Holocaust Survivor: Yes, It Can Happen Again

In an interview with CNN, Holocaust survivor Sonia K. spoke about her experiences in the Holocaust and said that silence is the worst thing after hatred.

“Silence is the first thing after hate that is dangerous,” Sonia explained. “Because if you are silent, it’s an approval of what’s going on.”

According to Sonia, no one in the 1930s believed the Holocaust could happen – and no one today believes it can happen again.

But the last few months “have felt like 1938 all over again” and Sonia now fears for her descendants.

“What do you want me to think? That it cannot happen again? Yes, it can happen.

It’s awful. When we came to Auschwitz, there were thousands of us… I smelled every day the bodies that were being cremated.”

“The Nazis that I lived through, and the Nazis now, I don’t think much has changed. They have the same hatred. Given an opportunity, I think they could repeat what went on.”

She warned that the Holocaust did not occur in a vacuum. There were warning signs similar to the events occurring today, Sonia said, but society didn’t listen.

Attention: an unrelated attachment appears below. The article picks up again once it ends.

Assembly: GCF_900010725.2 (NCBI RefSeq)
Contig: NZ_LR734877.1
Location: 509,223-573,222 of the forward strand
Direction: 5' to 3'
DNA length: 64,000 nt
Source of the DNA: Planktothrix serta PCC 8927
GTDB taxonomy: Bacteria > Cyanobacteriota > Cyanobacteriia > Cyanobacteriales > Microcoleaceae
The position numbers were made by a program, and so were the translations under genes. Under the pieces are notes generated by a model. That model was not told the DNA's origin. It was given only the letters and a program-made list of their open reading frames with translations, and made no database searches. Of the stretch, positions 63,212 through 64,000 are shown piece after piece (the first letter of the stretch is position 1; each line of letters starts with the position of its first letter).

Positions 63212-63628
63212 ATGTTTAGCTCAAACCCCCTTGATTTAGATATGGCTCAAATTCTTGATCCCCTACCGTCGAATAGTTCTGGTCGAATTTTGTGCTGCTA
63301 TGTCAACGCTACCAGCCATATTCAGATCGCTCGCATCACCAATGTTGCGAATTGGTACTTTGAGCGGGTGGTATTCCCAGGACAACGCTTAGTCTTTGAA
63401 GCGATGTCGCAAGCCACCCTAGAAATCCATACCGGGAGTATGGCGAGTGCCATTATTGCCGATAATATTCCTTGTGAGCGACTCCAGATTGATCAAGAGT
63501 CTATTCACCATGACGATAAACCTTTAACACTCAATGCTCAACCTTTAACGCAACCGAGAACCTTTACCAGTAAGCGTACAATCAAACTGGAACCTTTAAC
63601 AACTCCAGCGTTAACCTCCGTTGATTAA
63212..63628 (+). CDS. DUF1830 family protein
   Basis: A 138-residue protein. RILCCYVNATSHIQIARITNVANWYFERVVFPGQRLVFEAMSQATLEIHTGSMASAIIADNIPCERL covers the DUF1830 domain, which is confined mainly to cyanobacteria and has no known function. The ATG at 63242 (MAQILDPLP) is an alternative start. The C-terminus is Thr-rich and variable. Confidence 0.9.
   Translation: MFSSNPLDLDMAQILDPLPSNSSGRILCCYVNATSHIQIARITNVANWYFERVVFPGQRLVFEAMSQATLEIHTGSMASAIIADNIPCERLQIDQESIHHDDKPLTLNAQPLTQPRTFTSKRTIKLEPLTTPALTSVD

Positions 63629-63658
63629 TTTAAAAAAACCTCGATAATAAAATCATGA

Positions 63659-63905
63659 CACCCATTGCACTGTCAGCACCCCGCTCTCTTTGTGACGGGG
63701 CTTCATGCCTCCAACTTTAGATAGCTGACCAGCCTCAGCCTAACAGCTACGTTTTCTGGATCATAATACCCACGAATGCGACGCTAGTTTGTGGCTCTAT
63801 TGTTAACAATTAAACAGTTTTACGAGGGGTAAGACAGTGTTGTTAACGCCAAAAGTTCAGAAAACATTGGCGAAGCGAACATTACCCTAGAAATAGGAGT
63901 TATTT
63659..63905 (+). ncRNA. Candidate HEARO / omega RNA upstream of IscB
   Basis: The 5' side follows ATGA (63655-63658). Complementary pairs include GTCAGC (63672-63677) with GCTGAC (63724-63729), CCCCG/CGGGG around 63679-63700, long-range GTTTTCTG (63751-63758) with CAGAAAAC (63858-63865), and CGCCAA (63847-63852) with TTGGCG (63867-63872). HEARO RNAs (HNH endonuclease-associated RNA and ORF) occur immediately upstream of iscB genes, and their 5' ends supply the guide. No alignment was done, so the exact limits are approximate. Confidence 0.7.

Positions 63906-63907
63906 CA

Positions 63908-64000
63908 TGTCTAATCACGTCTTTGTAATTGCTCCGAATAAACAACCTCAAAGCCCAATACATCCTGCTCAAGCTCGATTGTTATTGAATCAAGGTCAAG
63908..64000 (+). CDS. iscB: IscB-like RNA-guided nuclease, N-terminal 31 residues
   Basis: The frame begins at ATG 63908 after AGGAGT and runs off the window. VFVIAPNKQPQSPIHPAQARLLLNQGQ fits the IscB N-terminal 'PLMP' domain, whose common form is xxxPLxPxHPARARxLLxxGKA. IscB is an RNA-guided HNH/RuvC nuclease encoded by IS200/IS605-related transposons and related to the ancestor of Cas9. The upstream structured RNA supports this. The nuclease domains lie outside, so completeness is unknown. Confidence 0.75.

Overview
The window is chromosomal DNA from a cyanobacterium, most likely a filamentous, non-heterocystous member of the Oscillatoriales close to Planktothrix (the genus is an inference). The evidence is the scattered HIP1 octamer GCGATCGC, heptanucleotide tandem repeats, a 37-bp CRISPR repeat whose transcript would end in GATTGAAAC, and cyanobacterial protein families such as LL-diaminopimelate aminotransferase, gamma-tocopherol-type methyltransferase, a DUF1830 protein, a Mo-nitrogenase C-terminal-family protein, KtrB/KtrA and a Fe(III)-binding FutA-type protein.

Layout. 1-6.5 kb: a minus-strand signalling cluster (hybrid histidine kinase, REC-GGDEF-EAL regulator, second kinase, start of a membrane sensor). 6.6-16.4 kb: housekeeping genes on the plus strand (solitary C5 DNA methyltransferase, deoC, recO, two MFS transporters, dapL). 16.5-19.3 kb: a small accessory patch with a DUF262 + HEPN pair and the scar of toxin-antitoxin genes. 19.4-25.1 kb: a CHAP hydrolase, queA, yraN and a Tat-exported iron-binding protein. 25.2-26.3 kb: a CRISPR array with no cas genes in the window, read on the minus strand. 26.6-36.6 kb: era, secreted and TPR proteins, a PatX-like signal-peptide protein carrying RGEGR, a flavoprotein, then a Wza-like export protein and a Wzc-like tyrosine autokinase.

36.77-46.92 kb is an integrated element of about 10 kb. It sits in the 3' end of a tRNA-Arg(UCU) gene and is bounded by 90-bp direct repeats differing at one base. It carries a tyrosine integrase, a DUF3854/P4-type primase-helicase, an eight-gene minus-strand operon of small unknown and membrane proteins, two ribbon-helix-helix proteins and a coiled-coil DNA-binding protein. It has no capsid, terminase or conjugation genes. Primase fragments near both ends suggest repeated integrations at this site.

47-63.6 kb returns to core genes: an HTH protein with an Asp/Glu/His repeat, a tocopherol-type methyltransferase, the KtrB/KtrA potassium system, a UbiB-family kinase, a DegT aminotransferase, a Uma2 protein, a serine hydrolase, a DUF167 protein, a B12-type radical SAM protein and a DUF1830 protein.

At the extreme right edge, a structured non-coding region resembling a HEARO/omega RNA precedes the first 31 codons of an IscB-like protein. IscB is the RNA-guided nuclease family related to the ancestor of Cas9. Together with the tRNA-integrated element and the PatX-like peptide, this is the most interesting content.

“I’m worried for everyone’s sake, because there’s this hate towards people.

And right now it’s not only towards Jews, it’s towards humanity… What is a couple of nights not sleeping, to let the world know what happened, and to understand that silence is not the answer, and hate is not the answer?”

Sonia was born in Poland and lived in the Warsaw Getto until she was taken to the Majdanek concentration camp in mid-1943. From Majdanek, she was transferred to Auschwitz.

In April 1945, she was liberated after surviving four concentration camps, losing her parents and younger brother.

Sonia married after the war and spent four years living in Germany before emigrating to New York.

She noted that during her four years in Germany, “everyone claimed that they hadn’t known that their Jewish neighbors were disappearing.”

“The Holocaust took place because individuals, groups and nations made decisions to act or not to act.”

“It’s easy to say, ‘never forget,'” she told CNN. “But…we could find ourselves repeating a regrettable history. We all need to be on guard, resist and fight.”

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